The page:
Coping with the fear on the frontline

In English

Coping with the fear on the frontline

Юрий Орлов/ МККК

Ana Cristina Henriques works for the ICRC in Severodonetsk in Eastern Ukraine. She is an experienced psychologist who has been working in many different war contexts. Almost every day, Ana Cristina goes to contact line villages to support and to stand by elderly people who are living in places where hostilities and shelling occur yet on a daily basis.

What is the major consequences in terms of mental health for people living by the contact line?

Most of the people are suffering from the effects of the hostilities: they are scared, they do not sleep, they are sad… A vast majority of them are above 60. Like in many conflicts, the elderly stayed behind, in those isolated and vulnerable villages where military representatives are often present. Many of them also remember the consequences of the World War II. A 92 years old lady told us he had been captured by the Germans at those time! But these people are also very resilient. So when the weapons fell silent, they try to regain control over their lives and live as “normal” as possible. But whenever the shelling restarts, all the bad memories and fear come back. “I’m scared to die in my basement”, – one told me.

At the beginning of the conflict, many of these villages had been exposed to shelling. Moreover, when the hostilities decrease, people need to cope with the consequences: water and power cuts, military presence and, even more painful, the absence of their families’ members. Many are cut off from their loved ones, who decided to find more secure life elsewhere. The line of contact is not an easy to cross, one needs to have right documents, to queue for hours in the heat or in the cold. What is also difficult is that people cannot access their fields as most of the areas are heavily contaminated with mines and explosives remnants of war.

What does particularly struck you when you work with people there?

Most of these villages are located in the country side. Young people usually leave these places to find the better way in the cities so, during the visits, I see toys on the yard, but often there are no children to play along. Elderly people that I meet and that consist the majority of population in such villages, have a specific view of their current life. They describe the villages as peaceful places, where they could walk, cultivate fruits and vegetables, they mention often they used to collect mushrooms, and go for fishing. They had invested all what they had in making home where they could spend time with their children and grandchildren, but unfortunately now they might not have neither time nor means to rebuild this life.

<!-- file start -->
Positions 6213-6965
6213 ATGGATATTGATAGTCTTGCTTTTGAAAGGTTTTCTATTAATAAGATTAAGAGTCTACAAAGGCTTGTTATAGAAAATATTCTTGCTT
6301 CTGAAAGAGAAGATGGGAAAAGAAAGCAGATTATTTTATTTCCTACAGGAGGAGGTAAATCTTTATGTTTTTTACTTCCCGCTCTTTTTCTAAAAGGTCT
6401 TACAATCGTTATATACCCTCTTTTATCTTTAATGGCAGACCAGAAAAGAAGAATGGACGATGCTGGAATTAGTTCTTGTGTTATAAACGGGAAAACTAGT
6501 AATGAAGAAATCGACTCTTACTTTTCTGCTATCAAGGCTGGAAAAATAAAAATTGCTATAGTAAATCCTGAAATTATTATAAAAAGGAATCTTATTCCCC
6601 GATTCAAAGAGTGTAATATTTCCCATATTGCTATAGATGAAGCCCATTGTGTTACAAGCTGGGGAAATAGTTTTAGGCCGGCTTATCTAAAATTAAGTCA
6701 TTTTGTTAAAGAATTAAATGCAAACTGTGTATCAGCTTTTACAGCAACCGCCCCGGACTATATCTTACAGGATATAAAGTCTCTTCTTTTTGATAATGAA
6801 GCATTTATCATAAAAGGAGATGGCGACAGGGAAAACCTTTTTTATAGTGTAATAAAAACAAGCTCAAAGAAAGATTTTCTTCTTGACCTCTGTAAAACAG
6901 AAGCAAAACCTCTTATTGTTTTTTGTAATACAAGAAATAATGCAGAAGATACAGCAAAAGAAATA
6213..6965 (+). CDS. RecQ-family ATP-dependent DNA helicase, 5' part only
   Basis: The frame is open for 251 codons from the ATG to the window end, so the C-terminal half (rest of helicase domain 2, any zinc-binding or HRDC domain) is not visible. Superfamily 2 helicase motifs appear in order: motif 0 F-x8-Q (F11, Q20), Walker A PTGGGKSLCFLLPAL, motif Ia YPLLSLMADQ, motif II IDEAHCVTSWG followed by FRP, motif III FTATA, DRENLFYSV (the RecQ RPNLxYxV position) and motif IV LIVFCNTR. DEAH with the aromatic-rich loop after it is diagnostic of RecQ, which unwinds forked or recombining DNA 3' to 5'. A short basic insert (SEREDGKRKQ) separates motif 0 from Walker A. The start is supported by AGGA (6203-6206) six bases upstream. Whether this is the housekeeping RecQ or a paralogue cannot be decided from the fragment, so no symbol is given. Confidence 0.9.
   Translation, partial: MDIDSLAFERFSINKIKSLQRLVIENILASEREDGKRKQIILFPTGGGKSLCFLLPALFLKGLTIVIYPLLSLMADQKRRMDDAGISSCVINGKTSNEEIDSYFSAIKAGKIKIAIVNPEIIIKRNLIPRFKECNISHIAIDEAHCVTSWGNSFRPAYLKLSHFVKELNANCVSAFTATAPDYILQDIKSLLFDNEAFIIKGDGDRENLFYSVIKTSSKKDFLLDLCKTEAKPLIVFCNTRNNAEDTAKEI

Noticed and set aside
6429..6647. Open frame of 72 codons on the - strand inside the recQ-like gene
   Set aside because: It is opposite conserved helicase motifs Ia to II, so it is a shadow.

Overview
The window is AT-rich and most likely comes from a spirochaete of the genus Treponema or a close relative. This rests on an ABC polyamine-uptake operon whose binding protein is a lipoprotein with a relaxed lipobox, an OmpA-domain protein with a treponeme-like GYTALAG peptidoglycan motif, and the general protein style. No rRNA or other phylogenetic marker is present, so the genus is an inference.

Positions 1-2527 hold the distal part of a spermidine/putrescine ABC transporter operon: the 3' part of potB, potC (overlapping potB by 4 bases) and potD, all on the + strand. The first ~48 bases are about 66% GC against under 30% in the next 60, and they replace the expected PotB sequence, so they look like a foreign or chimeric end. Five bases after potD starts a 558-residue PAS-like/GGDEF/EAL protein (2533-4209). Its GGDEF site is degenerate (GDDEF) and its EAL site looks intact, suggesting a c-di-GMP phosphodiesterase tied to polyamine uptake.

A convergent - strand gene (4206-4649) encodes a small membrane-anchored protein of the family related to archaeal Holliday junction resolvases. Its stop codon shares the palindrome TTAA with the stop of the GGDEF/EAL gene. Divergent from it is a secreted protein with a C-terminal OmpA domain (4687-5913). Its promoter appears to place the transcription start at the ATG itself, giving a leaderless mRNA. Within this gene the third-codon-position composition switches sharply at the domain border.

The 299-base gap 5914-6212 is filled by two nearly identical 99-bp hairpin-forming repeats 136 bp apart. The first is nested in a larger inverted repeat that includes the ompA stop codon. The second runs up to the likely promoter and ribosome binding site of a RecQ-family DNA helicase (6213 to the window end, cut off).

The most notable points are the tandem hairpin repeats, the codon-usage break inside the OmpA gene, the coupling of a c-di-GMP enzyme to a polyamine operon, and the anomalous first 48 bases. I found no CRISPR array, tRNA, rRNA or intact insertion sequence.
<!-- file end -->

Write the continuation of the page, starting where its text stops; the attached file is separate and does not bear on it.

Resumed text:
Another important issue is the fact that these areas seem to have been made out of large waves of migration, originally families came from different regions. I have the impression they have adjusted to many changes, from Soviet times to nowadays. Many of them doesn’t see any sense in the conflict.

Resilience of these people is really being tested. Something which is also very important is their need to recover their dignity. In a place where nothing is as it used to be before, someone paying them a visit is a moment of joy when they can offer some tea, some grapes. Receiving a visitor, even if it’s not their loved one (families, children, grandchildren) brings them some sense of being valued, appreciated and respected.

Who else benefit from your action?

We have two other projects. In some communities we have provided psychological support and training to “helpers” such as doctors, nurses, teachers, Red Cross volunteers and social workers to identify signs of stress in children or people they are taking care of and better support them. These sessions are also organized in frontline villages which are particularly vulnerable.

The last fold of our action is for the families of missing persons. Red Cross volunteers carry the custody of a certain number of families who’s loved one has gone missing due to the conflict. We wish to help them in their daily experiences of their own grief and to provide our psychological support as well as to help them to solve their economic problems.

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